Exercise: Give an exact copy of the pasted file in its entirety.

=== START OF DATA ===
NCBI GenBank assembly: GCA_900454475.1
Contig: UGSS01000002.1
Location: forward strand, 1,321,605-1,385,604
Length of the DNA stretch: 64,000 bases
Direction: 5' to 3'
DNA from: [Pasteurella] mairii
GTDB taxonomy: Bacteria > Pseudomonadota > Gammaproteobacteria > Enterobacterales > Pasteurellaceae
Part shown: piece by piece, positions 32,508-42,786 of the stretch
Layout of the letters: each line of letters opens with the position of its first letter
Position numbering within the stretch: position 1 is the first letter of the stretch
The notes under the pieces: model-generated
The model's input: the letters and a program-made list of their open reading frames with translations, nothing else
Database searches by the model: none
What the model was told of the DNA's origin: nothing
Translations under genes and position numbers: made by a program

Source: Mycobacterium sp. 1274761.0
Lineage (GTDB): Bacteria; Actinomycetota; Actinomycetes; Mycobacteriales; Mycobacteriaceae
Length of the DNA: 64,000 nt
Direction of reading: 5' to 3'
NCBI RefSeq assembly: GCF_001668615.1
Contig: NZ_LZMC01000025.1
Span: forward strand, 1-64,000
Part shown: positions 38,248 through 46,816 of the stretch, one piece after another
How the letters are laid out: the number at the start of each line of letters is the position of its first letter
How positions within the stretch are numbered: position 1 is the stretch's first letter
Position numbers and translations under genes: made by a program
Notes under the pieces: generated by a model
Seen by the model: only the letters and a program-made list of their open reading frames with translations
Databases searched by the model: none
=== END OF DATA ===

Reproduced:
NCBI GenBank assembly: GCA_900454475.1
Contig: UGSS01000002.1
Location: forward strand, 1,321,605-1,385,604
Length of the DNA stretch: 64,000 bases
Direction: 5' to 3'
DNA from: [Pasteurella] mairii
GTDB taxonomy: Bacteria > Pseudomonadota > Gammaproteobacteria > Enterobacterales > Pasteurellaceae
Part shown: piece by piece, positions 32,508-42,786 of the stretch
Layout of the letters: each line of letters opens with the position of its first letter
Position numbering within the stretch: position 1 is the first letter of the stretch
The notes under the pieces: model-generated
The model's input: the letters and a program-made list of their open reading frames with translations, nothing else
Database searches by the model: none
What the model was told of the DNA's origin: nothing
Translations under genes and position numbers: made by a program

Source: Mycobacterium sp. 1274761.0
Lineage (GTDB): Bacteria; Actinomycetota; Actinomycetes; Mycobacteriales; Mycobacteriaceae
Length of the DNA: 64,000 nt
Direction of reading: 5' to 3'
NCBI RefSeq assembly: GCF_001668615.1
Contig: NZ_LZMC01000025.1
Span: forward strand, 1-64,000
Part shown: positions 38,248 through 46,816 of the stretch, one piece after another
How the letters are laid out: the number at the start of each line of letters is the position of its first letter
How positions within the stretch are numbered: position 1 is the stretch's first letter
Position numbers and translations under genes: made by a program
Notes under the pieces: generated by a model
Seen by the model: only the letters and a program-made list of their open reading frames with translations
Databases searched by the model: none